“Clients who can’t afford to eat can’t afford internet… or [can’t afford the] fares to get to free internet.”

“[Face-to-face] we are better able to gauge their needs and abilities, e.g. via email a client can agree to carry out an action but face-to-face we can see that this causes them distress so we can support them to do it.”

Advisers reported that clients with mental health problems, cognitive impairments or learning disabilities may need information explained several times or in different ways. Advisers also highlighted the considerable challenges that clients can face in gathering or understanding paperwork, which are often dealt with quickest in-person.

The scale of vulnerability in debt advice

There are almost always pros and cons to the introduction of new technologies, as we see in long-running debates on issues like access to cash and bank branch closures. Debt advice faces many of the same fundamental questions – but a big difference is the scale of vulnerability encountered by debt advisers.

Based on our survey, we estimate that just under a third of the clients supported by advisers remotely (i.e. telephony or webchat) had disclosed a mental health problem. This rises to half of clients supported by face-to-face advice. In the Westminster Hall debate it was reported that this may rise to as much as 82% for some advisers.

Of course, not all mental health problems are necessarily incompatible with digital advice delivery. Indeed, many people with conditions like social anxiety might be unable to access advice in-person or over the phone, so methods such as webchat offer a hugely important lifeline (see, for example, research from the Money and Mental Health Policy Institute).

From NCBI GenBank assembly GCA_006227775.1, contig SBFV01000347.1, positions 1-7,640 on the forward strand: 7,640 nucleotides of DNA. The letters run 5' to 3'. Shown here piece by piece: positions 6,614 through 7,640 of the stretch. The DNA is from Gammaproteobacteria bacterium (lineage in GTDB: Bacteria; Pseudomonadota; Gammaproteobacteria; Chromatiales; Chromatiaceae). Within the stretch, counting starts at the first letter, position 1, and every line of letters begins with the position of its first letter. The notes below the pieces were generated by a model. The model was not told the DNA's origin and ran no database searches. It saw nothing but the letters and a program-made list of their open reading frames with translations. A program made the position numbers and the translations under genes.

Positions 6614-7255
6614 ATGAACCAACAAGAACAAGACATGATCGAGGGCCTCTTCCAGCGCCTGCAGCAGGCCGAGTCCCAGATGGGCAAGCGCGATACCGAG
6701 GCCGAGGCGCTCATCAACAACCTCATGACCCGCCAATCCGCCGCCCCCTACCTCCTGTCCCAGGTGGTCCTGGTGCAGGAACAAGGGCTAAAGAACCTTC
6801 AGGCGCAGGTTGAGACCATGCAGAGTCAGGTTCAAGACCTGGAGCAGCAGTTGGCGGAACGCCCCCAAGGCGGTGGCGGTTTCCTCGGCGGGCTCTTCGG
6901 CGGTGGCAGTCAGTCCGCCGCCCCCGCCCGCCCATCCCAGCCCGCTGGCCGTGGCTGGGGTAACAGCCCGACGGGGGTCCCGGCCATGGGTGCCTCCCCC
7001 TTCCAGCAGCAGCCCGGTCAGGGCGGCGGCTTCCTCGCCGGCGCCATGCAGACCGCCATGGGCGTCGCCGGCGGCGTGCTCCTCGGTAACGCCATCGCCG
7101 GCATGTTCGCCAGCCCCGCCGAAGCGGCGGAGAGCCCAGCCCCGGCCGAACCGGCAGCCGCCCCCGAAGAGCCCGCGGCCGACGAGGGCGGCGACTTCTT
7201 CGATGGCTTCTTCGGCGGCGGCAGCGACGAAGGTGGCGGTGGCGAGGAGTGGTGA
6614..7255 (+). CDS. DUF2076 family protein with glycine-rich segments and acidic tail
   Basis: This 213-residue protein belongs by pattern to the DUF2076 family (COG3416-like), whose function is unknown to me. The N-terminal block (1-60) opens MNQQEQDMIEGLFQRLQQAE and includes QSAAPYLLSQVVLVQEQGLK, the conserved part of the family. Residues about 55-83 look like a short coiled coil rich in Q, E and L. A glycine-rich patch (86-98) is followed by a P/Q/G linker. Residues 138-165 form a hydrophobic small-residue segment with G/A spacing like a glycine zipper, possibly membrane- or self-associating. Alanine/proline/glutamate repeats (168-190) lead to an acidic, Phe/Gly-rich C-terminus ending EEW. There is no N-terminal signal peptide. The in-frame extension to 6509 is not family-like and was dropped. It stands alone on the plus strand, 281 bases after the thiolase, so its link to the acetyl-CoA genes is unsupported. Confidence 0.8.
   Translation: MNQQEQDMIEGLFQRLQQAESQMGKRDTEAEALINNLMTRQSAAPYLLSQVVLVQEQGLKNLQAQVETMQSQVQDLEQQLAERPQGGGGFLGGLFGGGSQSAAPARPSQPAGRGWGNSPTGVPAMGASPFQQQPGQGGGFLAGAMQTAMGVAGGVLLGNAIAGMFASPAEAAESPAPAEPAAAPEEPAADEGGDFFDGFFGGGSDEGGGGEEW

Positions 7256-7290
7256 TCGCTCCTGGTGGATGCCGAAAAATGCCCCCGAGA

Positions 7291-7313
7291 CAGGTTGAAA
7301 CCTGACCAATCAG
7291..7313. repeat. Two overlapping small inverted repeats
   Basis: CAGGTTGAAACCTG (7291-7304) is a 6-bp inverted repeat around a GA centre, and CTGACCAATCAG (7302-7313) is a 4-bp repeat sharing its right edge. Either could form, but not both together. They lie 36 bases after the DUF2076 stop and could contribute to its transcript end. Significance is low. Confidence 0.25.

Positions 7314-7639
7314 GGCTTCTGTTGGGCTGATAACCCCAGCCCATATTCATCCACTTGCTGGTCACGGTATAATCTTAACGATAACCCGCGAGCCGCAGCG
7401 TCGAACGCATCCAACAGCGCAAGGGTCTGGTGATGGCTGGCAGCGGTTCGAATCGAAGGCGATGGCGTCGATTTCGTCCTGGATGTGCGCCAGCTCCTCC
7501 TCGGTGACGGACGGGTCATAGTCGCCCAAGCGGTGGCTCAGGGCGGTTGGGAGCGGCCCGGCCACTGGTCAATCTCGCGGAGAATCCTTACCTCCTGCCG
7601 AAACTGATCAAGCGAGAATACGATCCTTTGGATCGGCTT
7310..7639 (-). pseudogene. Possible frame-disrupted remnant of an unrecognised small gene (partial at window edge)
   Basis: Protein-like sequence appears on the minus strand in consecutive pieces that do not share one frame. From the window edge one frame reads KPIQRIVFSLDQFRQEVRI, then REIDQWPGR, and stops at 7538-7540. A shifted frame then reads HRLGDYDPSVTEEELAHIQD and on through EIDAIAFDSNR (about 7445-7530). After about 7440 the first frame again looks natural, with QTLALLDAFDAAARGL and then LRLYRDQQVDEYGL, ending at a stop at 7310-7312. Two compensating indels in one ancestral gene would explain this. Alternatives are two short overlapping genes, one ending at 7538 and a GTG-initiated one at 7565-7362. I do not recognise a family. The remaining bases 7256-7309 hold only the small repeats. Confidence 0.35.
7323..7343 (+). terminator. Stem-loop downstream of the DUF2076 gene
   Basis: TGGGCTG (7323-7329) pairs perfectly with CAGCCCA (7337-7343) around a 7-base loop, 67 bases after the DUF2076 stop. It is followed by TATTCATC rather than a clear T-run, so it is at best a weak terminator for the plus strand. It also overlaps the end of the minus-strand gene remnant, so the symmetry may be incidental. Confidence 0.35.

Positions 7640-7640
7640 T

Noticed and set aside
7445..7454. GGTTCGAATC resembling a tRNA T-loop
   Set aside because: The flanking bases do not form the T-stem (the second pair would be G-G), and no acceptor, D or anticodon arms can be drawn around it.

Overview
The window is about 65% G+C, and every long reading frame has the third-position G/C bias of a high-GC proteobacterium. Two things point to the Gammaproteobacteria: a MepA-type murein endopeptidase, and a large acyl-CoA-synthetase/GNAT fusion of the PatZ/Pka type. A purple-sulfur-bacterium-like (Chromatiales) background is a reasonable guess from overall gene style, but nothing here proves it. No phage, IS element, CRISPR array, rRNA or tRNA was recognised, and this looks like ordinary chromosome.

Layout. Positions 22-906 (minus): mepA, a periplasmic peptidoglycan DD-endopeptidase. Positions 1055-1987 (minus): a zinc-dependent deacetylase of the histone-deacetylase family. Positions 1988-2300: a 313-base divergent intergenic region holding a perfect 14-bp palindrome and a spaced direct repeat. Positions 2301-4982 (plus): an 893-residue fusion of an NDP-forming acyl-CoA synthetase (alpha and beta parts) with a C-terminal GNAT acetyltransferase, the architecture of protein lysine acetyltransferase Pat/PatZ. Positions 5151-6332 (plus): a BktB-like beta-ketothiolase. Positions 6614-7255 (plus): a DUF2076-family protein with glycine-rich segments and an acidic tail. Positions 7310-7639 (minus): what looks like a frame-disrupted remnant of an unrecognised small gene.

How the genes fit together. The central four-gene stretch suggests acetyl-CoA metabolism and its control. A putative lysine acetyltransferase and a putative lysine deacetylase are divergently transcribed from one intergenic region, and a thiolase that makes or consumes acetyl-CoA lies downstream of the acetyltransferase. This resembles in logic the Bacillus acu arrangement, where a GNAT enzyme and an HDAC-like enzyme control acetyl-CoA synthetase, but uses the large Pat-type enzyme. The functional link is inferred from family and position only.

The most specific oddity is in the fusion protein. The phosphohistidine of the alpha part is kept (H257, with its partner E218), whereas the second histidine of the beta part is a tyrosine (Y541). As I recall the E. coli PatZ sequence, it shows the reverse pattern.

Getting the balance right

Getting the balance right requires a comprehensive understanding of demand for debt advice via different channels (including how well demand is actually being met at the moment). This is no easy feat, particularly when we have insufficient data on what the whole debt advice sector actually looks like. Investment to build this data would greatly improve MaPS’ ability to forecast accurately and might improve their chances of obtaining a more representative sample when consulting with advisers from different parts of the sector. It is also important to ensure research on these topics properly involves those who are digitally excluded. This is something we can all improve on.

In the meantime, it would be good to see the evidence on which decisions are currently based. MaPS is yet to publish its formal Equalities and Vulnerability Impact Assessment, so this seems a good place to start.

There are elements of MaPS’ proposals which are (hopefully) welcome from the perspective of vulnerable clients. Caroline Siarkiewicz describes how MaPS hope the new funding approach will get advisers off the ‘hamster wheel’ of dealing with one client after another, leading to more time spent with individual clients rather than simply chasing high volumes.

Whatever happens, it is clear that at present many advisers are suffering poor wellbeing due to their workload – a recent IMA survey found that 68% of those working for MaPS-funded advice organisations were dissatisfied with their workload, with two-in-five (41%) reporting that they ‘often feel stressed and anxious at work’. Many are uncertain about their future and are tired of repeating the same things over and over again, both in relation to debt advice and in terms of wider social policy. They are the experts in this arena, so decision-makers need to start listening.


Read the research here: Vulnerability: the experience of debt advisers